By Muneeza Naqvi
NEW DELHI–Some sobbed quietly in the corner. Others angrily railed against India’s government. And still more Hindus and Muslims alike just sat catatonic with grief as bodies wrapped in white shrouds were wheeled in and out of a hospital mortuary in northeast Delhi.
The scenes captured the grim aftermath of the worst communal violence to hit India’s capital in nearly three decades, triggered by Hindu groups who attacked mostly Muslim protesters demonstrating against Prime Minister Narendra Modi’s new religion-based citizenship law. At least 25 people died and more than 200 were injured over three days of rioting, according to the most recent tally from the state-run Guru Teg Bahadur Hospital.
Family members of the deceased said the violence began spiraling Sunday soon after Kapil Mishra, a member of Modi’s Bharatiya Janata Party, or BJP, threatened to take action if police didn’t clear the protesters before the end of U.S. President Donald Trump’s two-day state visit. By the time the American leader showed up on Monday, the violence had already spun out of control.
Delhi had already been a hotspot in deadly protests that swept across India after the parliament, dominated by Modi’s Hindu nationalist party, passed the Citizenship Amendment Act in December. The measure, which fast-tracks citizenship for religious minorities from neighboring countries but excludes Muslims, became a lightning rod in the city’s local elections this month: Some BJP members even exhorted mobs to violence against those protesting the law.
Although Modi’s party was resoundingly defeated in the Delhi vote, it still has control over the city’s police and other security agencies, which report to Home Minister Amit Shah the prime minister’s right-hand man. A two-judge bench of the Delhi High Court upbraided the city’s police for not controlling the mobs and directed officers to ensure safe passage of ambulances to hospitals.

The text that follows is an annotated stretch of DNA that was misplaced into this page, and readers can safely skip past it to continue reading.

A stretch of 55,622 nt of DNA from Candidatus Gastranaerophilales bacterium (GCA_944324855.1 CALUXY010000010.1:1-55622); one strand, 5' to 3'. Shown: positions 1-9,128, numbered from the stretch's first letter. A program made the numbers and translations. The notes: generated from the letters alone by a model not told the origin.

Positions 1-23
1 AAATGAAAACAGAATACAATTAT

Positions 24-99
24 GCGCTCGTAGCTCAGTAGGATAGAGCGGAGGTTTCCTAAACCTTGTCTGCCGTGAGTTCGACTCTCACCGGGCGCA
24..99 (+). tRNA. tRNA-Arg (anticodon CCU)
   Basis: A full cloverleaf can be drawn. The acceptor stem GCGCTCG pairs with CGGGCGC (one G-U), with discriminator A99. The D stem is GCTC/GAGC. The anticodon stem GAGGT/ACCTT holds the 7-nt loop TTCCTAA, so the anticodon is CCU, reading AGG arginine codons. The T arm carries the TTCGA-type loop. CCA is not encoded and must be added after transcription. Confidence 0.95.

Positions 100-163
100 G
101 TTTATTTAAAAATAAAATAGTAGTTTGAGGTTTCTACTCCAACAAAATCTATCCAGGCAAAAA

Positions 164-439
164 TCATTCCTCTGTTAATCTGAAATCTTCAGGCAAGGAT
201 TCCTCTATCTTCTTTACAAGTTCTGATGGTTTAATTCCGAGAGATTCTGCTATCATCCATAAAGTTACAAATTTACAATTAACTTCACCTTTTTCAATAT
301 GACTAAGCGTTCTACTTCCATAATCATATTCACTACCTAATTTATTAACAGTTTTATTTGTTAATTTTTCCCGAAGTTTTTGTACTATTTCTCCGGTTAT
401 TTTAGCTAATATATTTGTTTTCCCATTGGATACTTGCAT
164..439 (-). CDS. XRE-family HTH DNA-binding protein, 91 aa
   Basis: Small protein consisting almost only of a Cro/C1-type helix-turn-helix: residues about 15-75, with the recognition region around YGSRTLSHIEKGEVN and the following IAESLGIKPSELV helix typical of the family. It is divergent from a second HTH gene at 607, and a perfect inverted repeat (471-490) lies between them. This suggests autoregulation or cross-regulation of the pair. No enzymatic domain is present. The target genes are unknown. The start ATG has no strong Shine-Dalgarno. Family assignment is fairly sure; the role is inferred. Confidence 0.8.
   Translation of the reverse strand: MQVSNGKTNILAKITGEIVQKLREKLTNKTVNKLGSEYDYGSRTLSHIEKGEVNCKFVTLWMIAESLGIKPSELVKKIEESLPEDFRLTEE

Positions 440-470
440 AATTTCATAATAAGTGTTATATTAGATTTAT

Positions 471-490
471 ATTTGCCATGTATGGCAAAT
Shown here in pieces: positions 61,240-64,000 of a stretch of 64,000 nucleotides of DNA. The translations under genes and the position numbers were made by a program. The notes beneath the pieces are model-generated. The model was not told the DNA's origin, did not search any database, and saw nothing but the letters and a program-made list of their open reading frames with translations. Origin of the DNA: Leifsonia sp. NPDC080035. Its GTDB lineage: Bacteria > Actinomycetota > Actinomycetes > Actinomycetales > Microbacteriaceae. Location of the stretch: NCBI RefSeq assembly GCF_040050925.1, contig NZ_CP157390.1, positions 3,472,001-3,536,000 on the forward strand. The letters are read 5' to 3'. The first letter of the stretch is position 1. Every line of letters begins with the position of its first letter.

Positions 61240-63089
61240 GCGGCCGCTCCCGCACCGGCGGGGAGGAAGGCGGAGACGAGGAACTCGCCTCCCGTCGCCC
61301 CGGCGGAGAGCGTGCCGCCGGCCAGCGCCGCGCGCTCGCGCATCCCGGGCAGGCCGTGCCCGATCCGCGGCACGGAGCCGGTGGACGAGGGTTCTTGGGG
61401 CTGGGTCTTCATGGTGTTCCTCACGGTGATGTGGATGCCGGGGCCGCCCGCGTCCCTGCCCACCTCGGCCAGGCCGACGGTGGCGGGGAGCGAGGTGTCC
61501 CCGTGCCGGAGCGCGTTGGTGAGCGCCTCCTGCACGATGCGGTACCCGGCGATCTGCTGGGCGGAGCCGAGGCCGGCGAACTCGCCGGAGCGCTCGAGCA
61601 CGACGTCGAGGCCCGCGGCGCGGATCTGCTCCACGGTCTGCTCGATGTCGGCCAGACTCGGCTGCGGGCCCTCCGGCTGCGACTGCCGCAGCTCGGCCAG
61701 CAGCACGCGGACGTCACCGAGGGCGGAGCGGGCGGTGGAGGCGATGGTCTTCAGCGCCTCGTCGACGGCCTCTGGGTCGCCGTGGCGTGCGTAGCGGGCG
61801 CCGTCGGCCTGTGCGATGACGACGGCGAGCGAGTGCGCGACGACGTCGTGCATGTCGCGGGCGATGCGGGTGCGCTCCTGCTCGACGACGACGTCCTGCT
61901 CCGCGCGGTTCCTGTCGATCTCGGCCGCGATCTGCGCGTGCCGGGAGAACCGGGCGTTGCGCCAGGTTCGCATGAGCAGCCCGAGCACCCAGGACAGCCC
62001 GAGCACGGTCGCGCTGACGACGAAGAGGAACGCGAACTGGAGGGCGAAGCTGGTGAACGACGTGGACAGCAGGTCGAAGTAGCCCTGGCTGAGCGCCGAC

Anger at the police was palpable among grieving relatives in the northeast Delhi hospital. Rohit Solanki, 24, said his family had been waiting for the results of an autopsy for nearly two days before it could collect the body of his older brother Rahul, who he said was shot in the neck minutes after he stepped outside to buy some milk.
“Papa had been calling the police nonstop all afternoon on Monday,” Solanki said. “The violence kept getting worse. We kept asking for help but no police came.”
Footage showed shops and cars on fire, buildings gutted, and gangs of men armed with sticks and rocks roaming the streets. At least three reporters were injured as rioters attacked them for filming the clashes. Digital news portal The Wire showed a vandalized mosque in western Delhi, where a flag featuring the Hindu god Hanuman was placed on the minaret.
On Wednesday, Modi called for calm and said police and other agencies were working “to ensure peace and harmony.” Ajit Doval, his national security adviser who has been briefing Modi and Shah, said the violence was under control and police were doing their jobs, Press Trust of India reported in the early morning hours on Thursday.
Mishra, the BJP member whose comments helped spark the violence, said he was getting death threats, in a defense of his actions posted on Twitter this week. He said that supporting the citizenship bill, asking for roads to open and “telling the truth” weren’t crimes, adding: “I don’t fear this massive hate campaign against me.”
The worst of the violence appeared to end on Tuesday, Trump’s last day in the country. At a press briefing in Delhi, the U.S. president praised Modi’s commitment to religious freedom and declined to comment on the riots. “That’s up to India,” he said.
On Wednesday, victims with bullet wounds still kept entering the northeast Delhi hospital: a man hit in the chest, a teenager with blood dripping from his shoulder. Sunil Kumar, the medical superintendent of the hospital, said at least 30% of those injured had gunshot injuries and an equal number suffered blunt force trauma.
Mohammed Imran said he had been waiting at the morgue nearly 48 hours after his 32-year-old younger brother Mohammed Furqan bled out from a bullet wound to the leg. Imran said the violence appeared preplanned, as the police failed to act while outsiders with guns entered a neighborhood where Hindus and Muslims had long coexisted peacefully.
“If the government wanted to, it could’ve stopped it on Sunday,” he said. “The police stood there and did nothing. They were even instigating the crowds.”
Most of those waiting at the morgue said the violence had abated in their neighborhoods for now, but tensions remained high.
“We are afraid,” Imran said. “Who can say what will happen tomorrow.”